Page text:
From UPSC perspective, the following things are important :
Prelims level : Flags and defence insignia
Mains level : Not Much
The new Naval Ensign (flag), which will be unveiled by PM in Kochi, has brought into focus the flags and ranks adopted by the Indian military after Independence.
Do you know?
The octagonal shape with twin golden borders draws inspiration from the seal of the great Indian emperor, Chhatrapati Shivaji Maharaj, whose visionary maritime outlook established a credible naval fleet
Why in news?
- Documents accessed from National Archives of India show that Lord Mountbatten, former Viceroy and Governor General of India, played a major role in suggesting new flags and rank badges.
- This was when India was about to become a Republic on January 26, 1950.
When did India switch from British-era flags and ranks?
- The switch from British-era flags and ranks took place when India became a Republic (26th Jan, 1950).
- Prior to that the flags and badges of ranks of the military were of the British pattern.
- The new, Indian pattern of flags of Army, Navy and Air Force, and also the Regimental Flags of the Army and badges of ranks of all three services were adopted on January 26, 1950.
- The ‘Kings Commission’ granted to Indian military officers was also changed to ‘Indian Commission’ on the same date.
- And at a subsequent date the King’s Colours of the various Regiments were laid to rest in Indian Military Academy (IMA), Dehradun.
When did Lord Mountbatten come into the picture?
- The national archives have files, dated 1949, that include a detailed note from Lord Mountbatten regarding names, flags and ranks of the armed forces, and then PM Nehru’s letter to the then Defence Minister Baldev Singh regarding Mountbatten’s suggestions.
- The note, archives reveal, was given to Nehru by Lord Mountbatten when the two met in London.
- The note was forwarded from the PM’s office to the office of then Governor General C Rajagopalachari on May 24, 1949, stating that it is on the issue of ‘Names and Insignia of Indian Armed Forces’ after India becomes a Republic.
- The letter also stated that the note should be placed before the Governor General.
What did Lord Mountbatten say in the note?
- The note begins by saying that consequent to becoming a Republic the word ‘Royal’ shall be dropped from India’s Army, Navy and Air Force.
- Mountbatten strongly recommended that no other word like ‘State’ of ‘Republican’ should replace the word ‘Royal’.
- This was because it would have the effect of separating the forces of India psychologically from the other services in the Commonwealth.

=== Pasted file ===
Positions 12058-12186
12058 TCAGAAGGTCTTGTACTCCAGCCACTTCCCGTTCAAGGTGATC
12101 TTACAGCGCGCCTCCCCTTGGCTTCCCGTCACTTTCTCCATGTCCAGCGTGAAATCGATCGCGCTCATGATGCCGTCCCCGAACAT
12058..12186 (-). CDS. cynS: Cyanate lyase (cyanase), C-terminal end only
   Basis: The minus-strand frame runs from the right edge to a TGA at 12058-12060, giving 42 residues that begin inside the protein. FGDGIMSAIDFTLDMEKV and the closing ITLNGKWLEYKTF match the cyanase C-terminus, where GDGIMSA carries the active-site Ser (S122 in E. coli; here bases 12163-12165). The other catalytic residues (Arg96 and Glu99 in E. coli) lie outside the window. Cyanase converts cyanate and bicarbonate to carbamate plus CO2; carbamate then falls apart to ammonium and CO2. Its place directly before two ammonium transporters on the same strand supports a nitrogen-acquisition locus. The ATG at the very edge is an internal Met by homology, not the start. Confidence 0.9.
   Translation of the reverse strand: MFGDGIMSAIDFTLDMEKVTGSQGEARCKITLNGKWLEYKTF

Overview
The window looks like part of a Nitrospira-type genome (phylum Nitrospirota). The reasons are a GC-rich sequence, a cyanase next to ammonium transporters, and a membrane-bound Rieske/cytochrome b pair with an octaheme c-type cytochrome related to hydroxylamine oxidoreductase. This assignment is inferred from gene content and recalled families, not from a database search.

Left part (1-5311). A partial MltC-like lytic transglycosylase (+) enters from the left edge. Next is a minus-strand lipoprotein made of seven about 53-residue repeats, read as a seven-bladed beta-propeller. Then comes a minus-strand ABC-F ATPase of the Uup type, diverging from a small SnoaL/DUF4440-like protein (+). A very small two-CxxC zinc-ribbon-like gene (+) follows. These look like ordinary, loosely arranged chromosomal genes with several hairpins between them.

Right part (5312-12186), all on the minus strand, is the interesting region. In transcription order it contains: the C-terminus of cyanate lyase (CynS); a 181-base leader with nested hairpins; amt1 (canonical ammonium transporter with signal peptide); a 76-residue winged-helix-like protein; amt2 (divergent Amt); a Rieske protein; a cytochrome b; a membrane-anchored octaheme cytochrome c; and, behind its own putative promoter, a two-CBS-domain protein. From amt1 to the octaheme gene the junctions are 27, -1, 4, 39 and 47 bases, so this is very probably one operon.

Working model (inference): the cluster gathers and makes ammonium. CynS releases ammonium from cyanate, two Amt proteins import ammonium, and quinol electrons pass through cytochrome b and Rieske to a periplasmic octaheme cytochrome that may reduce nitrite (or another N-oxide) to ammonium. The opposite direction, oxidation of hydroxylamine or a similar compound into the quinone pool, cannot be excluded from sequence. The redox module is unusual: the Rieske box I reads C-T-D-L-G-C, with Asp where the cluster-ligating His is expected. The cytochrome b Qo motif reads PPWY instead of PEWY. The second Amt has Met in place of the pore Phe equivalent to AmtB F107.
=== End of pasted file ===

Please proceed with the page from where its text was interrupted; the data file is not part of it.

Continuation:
- He further suggested in the letter that the Crown should be replaced from the insignias and replaced by the “three lions of Ashoka”.
- Regarding the Naval Ensign, he said that all Commonwealth navies fly the same flag which consists of a large white flag with a red-cross and Union Jack in the upper corner nearer the staff and is known as the ‘White Ensign’.
- The new Ensign, the note suggested, should continue to have the red-cross but the Indian national flag should replace the Union Jack.
- He suggested this to maintain commonality with the Commonwealth flags.
What changes did Mountbatten suggest for uniforms?
- He strongly urged that existing uniforms should be changed as little as possible.
- He added that the Crown worn on badges of ranks of Majors and above should be replaced by the “three lions of Ashoka”.
- The Star of the Order of the Bath should be replaced by Star of India or another form of star.
- He also suggested that the crossed sword and baton on the badges of ranks of Generals should be retained.
- The former Viceroy advocated retaining the stripes of rank in Navy and Air Force saying these were internationally almost the same.
How did the Indian government react to Mountbatten’s suggestions?
- Nehru wrote to the then defence minister in September 1949 saying that he agreed with the suggestions made by the former Governor General that there should be as little change as possible.
- The then PM particularly mentioned the changes suggested by Mountbatten for the Navy.
- Then Governor General C Rajagopalachari also wrote back to Nehru in May 1949 itself agreeing to Mountbatten’s suggestions.
- In the end, Mountbatten’s suggestions were virtually all accepted and implemented with effect from January 26, 1950.